So-called 'New Guinea Mancatcher', in all probability a hunting weapon used to kill wild pigs once they have been tangled in a net.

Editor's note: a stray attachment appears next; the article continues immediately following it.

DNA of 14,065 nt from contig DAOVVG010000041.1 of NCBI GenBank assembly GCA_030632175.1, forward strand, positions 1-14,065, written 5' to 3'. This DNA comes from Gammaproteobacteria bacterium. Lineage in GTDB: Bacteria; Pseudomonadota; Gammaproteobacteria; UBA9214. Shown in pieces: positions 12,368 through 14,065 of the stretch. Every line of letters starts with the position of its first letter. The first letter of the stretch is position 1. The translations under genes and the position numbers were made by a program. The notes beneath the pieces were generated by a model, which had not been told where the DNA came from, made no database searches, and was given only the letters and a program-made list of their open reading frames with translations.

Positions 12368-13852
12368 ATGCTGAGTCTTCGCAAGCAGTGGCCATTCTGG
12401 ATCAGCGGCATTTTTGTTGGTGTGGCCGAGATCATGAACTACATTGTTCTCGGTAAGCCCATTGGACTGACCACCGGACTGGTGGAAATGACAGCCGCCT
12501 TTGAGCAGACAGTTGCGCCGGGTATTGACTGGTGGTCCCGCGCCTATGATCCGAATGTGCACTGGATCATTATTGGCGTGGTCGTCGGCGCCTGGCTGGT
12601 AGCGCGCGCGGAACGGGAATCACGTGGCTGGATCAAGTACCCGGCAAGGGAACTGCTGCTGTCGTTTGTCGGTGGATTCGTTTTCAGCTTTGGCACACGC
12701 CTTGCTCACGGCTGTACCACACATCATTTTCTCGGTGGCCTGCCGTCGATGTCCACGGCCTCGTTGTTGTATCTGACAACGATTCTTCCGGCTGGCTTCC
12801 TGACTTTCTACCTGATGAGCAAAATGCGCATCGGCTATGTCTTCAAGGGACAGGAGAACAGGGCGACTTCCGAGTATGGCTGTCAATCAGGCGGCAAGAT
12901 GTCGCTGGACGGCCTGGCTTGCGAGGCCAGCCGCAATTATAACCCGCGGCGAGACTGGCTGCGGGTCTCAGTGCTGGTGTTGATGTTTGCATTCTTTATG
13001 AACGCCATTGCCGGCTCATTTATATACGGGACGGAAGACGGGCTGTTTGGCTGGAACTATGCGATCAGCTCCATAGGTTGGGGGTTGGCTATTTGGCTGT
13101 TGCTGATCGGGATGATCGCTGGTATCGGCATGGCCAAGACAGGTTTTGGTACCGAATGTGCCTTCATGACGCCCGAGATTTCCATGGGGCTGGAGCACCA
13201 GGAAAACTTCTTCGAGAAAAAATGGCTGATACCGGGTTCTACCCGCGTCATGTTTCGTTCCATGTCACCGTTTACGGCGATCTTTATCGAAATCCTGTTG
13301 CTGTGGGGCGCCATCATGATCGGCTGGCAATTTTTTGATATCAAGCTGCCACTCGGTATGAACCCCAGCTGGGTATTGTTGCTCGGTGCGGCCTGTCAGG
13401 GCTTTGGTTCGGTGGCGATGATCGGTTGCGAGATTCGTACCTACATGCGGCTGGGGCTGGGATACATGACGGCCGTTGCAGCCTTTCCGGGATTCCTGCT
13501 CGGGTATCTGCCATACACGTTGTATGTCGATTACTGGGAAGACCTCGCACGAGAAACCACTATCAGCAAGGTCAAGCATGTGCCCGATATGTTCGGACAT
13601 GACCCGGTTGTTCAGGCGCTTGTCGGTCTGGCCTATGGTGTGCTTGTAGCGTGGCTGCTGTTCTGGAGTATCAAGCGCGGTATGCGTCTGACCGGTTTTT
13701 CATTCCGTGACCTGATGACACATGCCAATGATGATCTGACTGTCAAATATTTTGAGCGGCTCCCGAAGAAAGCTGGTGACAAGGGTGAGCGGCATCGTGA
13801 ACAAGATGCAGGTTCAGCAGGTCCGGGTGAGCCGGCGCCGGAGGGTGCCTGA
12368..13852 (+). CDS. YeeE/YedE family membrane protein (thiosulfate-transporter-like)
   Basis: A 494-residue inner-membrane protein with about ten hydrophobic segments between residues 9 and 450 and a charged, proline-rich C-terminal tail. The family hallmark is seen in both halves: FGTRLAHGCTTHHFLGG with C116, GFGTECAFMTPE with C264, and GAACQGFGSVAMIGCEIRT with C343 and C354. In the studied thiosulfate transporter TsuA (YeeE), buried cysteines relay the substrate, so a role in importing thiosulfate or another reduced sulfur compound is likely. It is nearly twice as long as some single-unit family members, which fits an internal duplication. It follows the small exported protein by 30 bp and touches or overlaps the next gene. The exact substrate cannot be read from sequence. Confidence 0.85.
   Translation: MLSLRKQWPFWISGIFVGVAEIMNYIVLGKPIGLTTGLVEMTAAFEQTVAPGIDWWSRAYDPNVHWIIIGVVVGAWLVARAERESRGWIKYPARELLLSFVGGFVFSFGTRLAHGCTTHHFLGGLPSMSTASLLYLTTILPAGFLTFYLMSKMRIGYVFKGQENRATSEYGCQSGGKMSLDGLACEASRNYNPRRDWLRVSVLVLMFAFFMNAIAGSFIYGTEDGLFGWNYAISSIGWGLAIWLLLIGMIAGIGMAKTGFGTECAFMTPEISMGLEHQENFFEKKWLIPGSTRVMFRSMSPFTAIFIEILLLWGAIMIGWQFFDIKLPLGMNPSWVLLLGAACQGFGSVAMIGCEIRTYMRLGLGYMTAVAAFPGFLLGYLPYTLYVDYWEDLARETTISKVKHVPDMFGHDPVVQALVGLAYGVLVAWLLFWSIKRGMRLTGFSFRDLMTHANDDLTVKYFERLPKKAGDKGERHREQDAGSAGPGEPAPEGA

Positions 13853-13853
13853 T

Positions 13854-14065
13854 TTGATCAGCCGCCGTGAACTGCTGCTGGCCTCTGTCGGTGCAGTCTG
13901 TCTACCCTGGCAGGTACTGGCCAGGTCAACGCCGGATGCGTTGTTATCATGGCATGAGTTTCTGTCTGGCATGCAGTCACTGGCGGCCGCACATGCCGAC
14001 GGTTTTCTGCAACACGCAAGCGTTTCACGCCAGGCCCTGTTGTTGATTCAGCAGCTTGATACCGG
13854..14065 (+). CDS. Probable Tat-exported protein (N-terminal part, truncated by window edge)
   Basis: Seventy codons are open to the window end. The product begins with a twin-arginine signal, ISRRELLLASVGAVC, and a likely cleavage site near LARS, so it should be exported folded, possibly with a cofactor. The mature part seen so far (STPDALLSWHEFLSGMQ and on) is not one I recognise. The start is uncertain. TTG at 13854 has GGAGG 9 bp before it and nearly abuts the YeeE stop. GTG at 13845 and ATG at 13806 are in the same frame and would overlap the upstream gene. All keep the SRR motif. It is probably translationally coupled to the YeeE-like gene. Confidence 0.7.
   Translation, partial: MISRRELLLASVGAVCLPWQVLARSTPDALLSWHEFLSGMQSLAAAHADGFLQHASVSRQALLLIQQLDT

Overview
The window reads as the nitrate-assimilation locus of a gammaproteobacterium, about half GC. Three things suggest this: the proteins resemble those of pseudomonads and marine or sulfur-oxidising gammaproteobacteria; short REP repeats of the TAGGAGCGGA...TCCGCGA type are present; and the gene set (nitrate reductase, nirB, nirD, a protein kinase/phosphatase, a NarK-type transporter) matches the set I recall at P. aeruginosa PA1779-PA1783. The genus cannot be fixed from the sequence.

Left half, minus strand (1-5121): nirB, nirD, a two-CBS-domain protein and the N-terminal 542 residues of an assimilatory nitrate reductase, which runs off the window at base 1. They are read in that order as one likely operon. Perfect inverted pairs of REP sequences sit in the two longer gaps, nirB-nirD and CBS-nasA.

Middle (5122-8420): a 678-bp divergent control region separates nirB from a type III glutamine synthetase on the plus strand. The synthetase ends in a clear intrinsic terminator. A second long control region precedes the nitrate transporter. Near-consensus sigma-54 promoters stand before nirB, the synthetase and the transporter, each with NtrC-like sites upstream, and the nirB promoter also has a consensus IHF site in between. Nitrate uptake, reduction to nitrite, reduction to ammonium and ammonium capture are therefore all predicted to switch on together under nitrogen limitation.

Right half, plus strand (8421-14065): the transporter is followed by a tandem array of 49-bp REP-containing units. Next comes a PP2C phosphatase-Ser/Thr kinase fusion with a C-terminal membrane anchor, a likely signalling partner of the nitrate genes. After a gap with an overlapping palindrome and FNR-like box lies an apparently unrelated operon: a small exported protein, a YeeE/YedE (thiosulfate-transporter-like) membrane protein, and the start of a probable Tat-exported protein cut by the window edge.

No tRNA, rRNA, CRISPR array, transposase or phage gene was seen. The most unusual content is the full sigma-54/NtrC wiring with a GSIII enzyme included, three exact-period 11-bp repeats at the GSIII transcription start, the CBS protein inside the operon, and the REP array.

19th century British tales of New Guinea often focused on the 'savagery' of its inhabitants. As one of the last unexplored wildernesses in the world, the Melanesian peoples of the island were notorious as headhunters and cannibals. While these are aspects of warfare in New Guinea, these dramatic accounts ignore the complex farming systems which underpin most communities on the island. This object is an example of this exotic hysteria; reported as a 'man-catcher' in Frederick Horniman's original collection registers, it was imagined that these weapons were used in hunting human flesh through the jungles. In fact, it is a weapon used in hunting pigs; once a wild pig has been snared in a net, the hunters close in and finish off the animal with weapons like this. Collected by a traveller and then sold with an invented backstory to take advantage of the purported 'savagery' of the men of New Guinea, this was a classic example of a 19th century curiosity.